Growing up in Nebraska, Bridget McCleskey never dreamed she’d one day be living—and thriving—in Alaska.
More than two decades ago, after being drawn to The Last Frontier as a military wife, she found herself a single mom looking for work. Staffing company Kelly Services called on her to coordinate an international indigenous conference. What began as a one-time job turned into the opportunity of a lifetime.
Today, she runs her own business, Conference Coordinators LLC, out of her home in Anchorage.
But she doesn’t have to worry about feeling isolated; she’s on the go often, planning conferences for indigenous groups from around the world. Among her roster of events: Alaska Breastfeeding Coalition Conference, Alaska Native Science & Engineering Program and Alaska Rural Providers’ Conference, among many others. Her job has led her to make the best of unique situations, like utilizing church basements and school auditoriums as venues and housing attendees in boarding school bunk beds.
“Alaska is an adventure in meeting planning,” says McCleskey, who also plans events in the Lower 48. For example, she’s served as conference coordinator for the National Indian Nations Conference: Justice for Victims of Crime in Palm Springs, California, for the past 15 years.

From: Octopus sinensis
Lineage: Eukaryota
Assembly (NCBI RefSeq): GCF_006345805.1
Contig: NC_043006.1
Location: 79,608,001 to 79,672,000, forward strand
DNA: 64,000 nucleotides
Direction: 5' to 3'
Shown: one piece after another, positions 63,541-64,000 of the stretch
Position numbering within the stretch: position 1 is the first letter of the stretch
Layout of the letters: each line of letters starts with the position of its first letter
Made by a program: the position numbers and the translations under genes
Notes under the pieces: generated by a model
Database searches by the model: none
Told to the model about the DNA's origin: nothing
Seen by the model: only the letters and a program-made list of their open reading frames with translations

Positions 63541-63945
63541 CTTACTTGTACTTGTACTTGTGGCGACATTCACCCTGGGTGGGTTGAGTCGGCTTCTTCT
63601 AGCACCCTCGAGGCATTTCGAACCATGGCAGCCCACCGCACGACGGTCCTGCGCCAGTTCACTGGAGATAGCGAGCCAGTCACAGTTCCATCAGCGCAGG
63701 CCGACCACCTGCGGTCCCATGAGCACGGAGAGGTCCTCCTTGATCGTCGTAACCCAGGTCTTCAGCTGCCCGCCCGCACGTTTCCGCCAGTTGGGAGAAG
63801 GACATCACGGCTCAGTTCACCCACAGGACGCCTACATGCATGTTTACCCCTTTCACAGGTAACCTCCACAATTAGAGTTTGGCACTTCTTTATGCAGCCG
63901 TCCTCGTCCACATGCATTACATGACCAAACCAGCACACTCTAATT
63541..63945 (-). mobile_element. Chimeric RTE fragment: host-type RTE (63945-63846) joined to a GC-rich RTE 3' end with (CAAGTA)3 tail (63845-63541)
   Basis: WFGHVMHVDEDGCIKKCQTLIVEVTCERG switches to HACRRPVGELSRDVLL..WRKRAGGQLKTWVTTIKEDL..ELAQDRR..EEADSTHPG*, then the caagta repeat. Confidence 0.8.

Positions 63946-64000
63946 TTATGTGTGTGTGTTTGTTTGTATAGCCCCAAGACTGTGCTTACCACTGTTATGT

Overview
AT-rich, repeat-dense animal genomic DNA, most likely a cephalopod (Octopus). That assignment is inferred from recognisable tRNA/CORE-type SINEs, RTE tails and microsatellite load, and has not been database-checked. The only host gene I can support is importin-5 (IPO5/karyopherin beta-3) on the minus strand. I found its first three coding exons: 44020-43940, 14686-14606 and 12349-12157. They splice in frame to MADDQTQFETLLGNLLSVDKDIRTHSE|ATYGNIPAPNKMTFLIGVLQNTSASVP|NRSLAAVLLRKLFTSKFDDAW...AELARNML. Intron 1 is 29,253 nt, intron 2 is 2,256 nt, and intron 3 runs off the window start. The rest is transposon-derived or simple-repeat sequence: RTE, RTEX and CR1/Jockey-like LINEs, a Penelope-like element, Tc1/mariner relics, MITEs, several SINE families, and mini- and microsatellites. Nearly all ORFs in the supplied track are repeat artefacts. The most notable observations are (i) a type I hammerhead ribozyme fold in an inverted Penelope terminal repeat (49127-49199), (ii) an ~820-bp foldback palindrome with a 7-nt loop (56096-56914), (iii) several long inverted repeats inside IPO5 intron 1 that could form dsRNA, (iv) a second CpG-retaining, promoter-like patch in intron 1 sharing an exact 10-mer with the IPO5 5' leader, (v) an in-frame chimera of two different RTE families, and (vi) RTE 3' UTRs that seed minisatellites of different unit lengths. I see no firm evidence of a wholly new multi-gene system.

“I started working on this conference when my son was 2 years old,” shares McCleskey. “He’s now 17 and has been dubbed the conference mascot.”
Managing events in a state with fewer resources than most has its fair share of challenges. For one, the time zone (four hours behind Eastern Standard Time) makes scheduling calls with clients based in, say, New Zealand, difficult; and when it comes to sourcing vendors, audiovisual providers are few and far between—not to mention pricey. But the most trouble stems from the sheer size of Alaska.
“The biggest challenge is travel,” says McCleskey, who used to have a terrible fear of flying—but quickly had to get over it. “It’s very expensive and it’s almost all by air.” Even the state capital of Juneau does not have direct road access, and therefore requires a flight or boat ride. Most of the villages McCleskey travels to around Alaska are accessible only by bush plane, as the state doesn’t have a big road system.
About 18 years ago, she worked on a series of state-funded conferences held in villages (population: less than 100) and hubs (about 300 to 1,000 people), rather than having the people come into the city. “We paid people per diem to come to the events, so I would get on planes with thousands of dollars in cash in my purse,” recalls McCleskey.
Situations such as these might sound crazy to U.S.-based planners, but McCleskey embraces all of it a s a trade-off to living in Alaska. “Anytime here is so beautiful,” she says of her home state, famous for snow-covered mountaintops, abundant wildlife and bluebird skies. “As I tell everybody who comes here, ‘Just look up.’”